HR Management & Compliance

Pros and Cons of a Progressive Discipline Program

How should an employer react when an employee violates one of the company policies? What measures should be taken? How can the employer remain consistent in these actions? One way employers choose to answer these questions is with a progressive discipline policy.

What Is a Progressive Discipline Policy?

A progressive discipline policy is one that has a clear progression of disciplinary actions that will be taken when an employee violates the work rules. For example, a typical progressive disciplinary policy might include steps like this:

  • Verbal warning. A verbal warning is one that is more informal. It serves to ensure that the employee is aware of the infraction and is given the opportunity to take steps to remedy it. (The warning is verbal, but you should document it.)
  • Written warning (one or more). A written warning is a more formal warning to the employee. It is issued if the verbal warning does not result in a positive change in the employee’s behavior. It usually includes an action plan or next steps that must be taken in order to ensure that there are no further consequences. An employer may choose to have more than one written warning for some infractions. Usually, the employer and employee sign the written warning and it goes into the employee’s personnel file.
  • Suspension (with or without pay). Suspension is generally reserved for major infractions or for situations that require investigation before further action is taken. It can serve as a final warning to the employee that if behavior is not improved, termination will result next.
  • Termination. Termination is usually a last resort, but sometimes it cannot be avoided. Documentation is important every step of the way, but especially for any termination decision.

Bear in mind that some infractions may warrant skipping the early steps altogether. Having a progressive disciplinary system in place does not mean that an employer cannot move immediately to termination for serious violations such as violence, harassment, theft, or major safety violations. This should be explained in the policy itself.

Pros and Cons of Progressive Discipline

With any workplace policy, there are pros and cons, and progressive discipline is no exception. Let’s take a look at some of the biggest advantages and disadvantages to such a policy.

Here are the pros:

  • It provides a clear explanation of the consequences of not following the employer’s rules or not meeting expectations.
  • It provides the opportunity for consistency and fairness in disciplinary procedures for different employees.
  • It gives the opportunity for an employee to change behaviors. This is especially true in cases where the employee may not have realized they were breaking the rules or causing a problem.
  • It gives the employer the chance to explain to the employee what actions can be taken to improve the situation; this is a chance for coaching and mentoring.
  • It provides the employer with alternatives to termination for minor infractions. This improves employee retention.
  • It also can enhance employee morale when the employees know the employer is not going to fire them for a minor issue. Morale can also be enhanced by the knowledge that poor behavior of others will be addressed.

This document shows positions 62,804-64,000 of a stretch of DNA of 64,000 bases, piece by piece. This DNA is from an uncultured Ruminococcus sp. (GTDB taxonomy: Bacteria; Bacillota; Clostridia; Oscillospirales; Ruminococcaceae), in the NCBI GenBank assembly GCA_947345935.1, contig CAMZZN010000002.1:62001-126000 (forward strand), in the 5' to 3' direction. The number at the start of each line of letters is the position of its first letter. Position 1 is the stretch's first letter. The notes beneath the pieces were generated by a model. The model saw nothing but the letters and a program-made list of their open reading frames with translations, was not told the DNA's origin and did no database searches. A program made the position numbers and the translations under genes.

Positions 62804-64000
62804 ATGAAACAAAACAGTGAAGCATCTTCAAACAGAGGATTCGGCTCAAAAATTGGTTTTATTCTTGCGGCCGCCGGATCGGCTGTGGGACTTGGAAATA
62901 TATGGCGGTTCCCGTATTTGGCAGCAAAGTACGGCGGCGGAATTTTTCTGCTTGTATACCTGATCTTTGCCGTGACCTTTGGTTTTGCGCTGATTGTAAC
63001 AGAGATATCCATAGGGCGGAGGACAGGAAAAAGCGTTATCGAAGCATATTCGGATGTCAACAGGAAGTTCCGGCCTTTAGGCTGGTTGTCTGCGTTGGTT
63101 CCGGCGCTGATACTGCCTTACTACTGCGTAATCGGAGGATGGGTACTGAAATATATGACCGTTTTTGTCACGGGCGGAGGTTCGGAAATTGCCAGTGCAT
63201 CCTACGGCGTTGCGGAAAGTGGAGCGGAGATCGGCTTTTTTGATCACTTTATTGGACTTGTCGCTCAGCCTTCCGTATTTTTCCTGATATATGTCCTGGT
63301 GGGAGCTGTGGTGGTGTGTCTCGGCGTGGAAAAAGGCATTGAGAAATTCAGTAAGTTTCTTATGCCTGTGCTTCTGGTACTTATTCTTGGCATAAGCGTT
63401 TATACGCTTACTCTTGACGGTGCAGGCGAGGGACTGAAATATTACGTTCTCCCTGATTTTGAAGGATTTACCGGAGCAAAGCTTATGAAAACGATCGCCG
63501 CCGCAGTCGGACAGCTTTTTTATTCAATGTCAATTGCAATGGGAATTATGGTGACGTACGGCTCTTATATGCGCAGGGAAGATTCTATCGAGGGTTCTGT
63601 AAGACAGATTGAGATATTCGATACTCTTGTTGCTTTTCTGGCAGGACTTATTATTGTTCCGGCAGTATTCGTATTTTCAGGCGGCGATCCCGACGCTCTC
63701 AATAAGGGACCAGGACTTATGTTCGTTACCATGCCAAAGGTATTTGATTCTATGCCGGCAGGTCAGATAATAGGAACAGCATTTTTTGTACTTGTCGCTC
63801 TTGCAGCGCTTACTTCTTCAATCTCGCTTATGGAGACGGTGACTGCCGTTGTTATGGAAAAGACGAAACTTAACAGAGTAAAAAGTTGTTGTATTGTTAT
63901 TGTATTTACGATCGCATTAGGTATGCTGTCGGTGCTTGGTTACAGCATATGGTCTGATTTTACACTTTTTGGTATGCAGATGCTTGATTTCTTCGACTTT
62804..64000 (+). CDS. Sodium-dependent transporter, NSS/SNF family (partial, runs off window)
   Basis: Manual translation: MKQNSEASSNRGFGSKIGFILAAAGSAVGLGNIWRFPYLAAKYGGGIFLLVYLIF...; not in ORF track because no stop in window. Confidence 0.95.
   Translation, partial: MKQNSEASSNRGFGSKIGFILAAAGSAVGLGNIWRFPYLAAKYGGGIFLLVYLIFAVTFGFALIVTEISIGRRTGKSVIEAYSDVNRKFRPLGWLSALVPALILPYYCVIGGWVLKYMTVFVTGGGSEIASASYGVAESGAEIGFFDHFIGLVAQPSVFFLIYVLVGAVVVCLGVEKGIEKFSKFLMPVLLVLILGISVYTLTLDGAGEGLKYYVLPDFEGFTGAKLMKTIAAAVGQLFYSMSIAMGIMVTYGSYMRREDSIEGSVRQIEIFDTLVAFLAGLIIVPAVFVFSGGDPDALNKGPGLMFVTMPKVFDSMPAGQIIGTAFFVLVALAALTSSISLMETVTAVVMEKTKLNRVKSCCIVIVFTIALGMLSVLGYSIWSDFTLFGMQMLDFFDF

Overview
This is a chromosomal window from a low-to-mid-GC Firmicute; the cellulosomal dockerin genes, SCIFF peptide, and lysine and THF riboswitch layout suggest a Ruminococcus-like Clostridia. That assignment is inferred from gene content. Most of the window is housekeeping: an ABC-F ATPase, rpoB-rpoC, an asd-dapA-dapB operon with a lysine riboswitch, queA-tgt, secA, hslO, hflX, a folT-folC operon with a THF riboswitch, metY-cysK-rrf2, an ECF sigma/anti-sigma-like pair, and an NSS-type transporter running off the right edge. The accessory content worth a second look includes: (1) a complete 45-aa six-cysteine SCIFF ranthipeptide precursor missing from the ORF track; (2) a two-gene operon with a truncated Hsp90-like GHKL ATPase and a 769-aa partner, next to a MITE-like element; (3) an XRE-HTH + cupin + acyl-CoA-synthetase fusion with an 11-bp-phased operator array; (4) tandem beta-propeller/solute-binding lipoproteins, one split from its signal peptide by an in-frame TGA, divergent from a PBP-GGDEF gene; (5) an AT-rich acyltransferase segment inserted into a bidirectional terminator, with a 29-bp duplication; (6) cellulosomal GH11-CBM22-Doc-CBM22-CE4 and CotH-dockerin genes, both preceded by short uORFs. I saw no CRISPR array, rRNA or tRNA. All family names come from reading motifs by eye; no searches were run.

• It provides evidence that the employer gave the employee every opportunity to improve.

Concerned about engagement? Try RESPECT.  Start on July 16, 2014, with an interactive webinar, Engaging Employees with RESPECT: How to Boost Productivity, Quality, Innovation, and Retention. Learn More

Here are the cons:

  • Such a policy can seem inflexible; HR and managers have to make judgment calls when to deviate from the progressive steps (as may be necessary when considering all circumstances).
  • If not followed consistently for all employees, this could appear to be discriminatory. (Note: This problem exists any time different disciplinary actions are taken for different employees who have committed the same violation; it is not unique to employers using progressive discipline.) The primary concern here is the potential for litigation if this occurs.
  • Some fear that such a policy implies that the steps must be followed before any termination, which could have the effect of an implied contract stating that an employee will never be terminated without these steps. The fear is that this might jeopardize the “at-will” status of the employment.
  • It can be time-consuming to use in practice, especially for organizations with limited resources. Not only does the process itself take time but it also requires training in advance, documentation during each incidence, and follow-up.
  • For some businesses, especially small organizations, it may not be practical to follow these steps as it may not be practical to keep an employee on staff who violates any rule. Or, it may not be feasible to keep the business running with a suspended employee. It just might not be practical to implement for every organization.

Do the pros outweigh the cons in your organization? Every employer must decide. Some have chosen to take steps to mitigate the risks presented in each of these “cons.” For example, they might include a disclaimer in the policy noting that steps may be skipped at the employer’s discretion and that the policy does not affect the at-will nature of employment. Other employers opt to use a progressive disciplinary policy, but choose not to advertise this to the employees, instead using it as an internal guideline. What decision is best for your organization?

Progressive discipline sits on the negative side of engagement … how about considering the positive side, beginning with respect?

Do your employees share and collaborate, or do you find the work is not getting done because of sniping and resistance? Perhaps your workplace needs a tune-up and an injection of respect and civility.

Research demonstrates a clear link between employee engagement and all aspects of organizational vitality, including productivity, quality, innovation, compliance, retention, customer loyalty, and the physical, psychological, and emotional well-being of employees. One of the most significant factors impacting employee engagement is the degree to which they feel respected at work—especially from their supervisor and coworkers.

Disrespectful workplace behaviors—harassment, discrimination, prejudice, and bullying—are allowed to run rampant in many organizations. These not only decrease employee engagement and increase turnover but also contribute to a hostile workplace environment and can result in legal action.

For your organizations to thrive, you need to create a culture of RESPECT—truly lived by all and where people are held accountable when they act disrespectfully.

How to get there? Fortunately, there’s timely help in the form of BLR’s new webinar—Engaging Employees with RESPECT: How to Boost Productivity, Quality, Innovation, and Retention In just 90 minutes on July 16, you’ll learn everything you need to know to build respect and engagement at your organization.

Register today for this interactive webinar.

Find out more.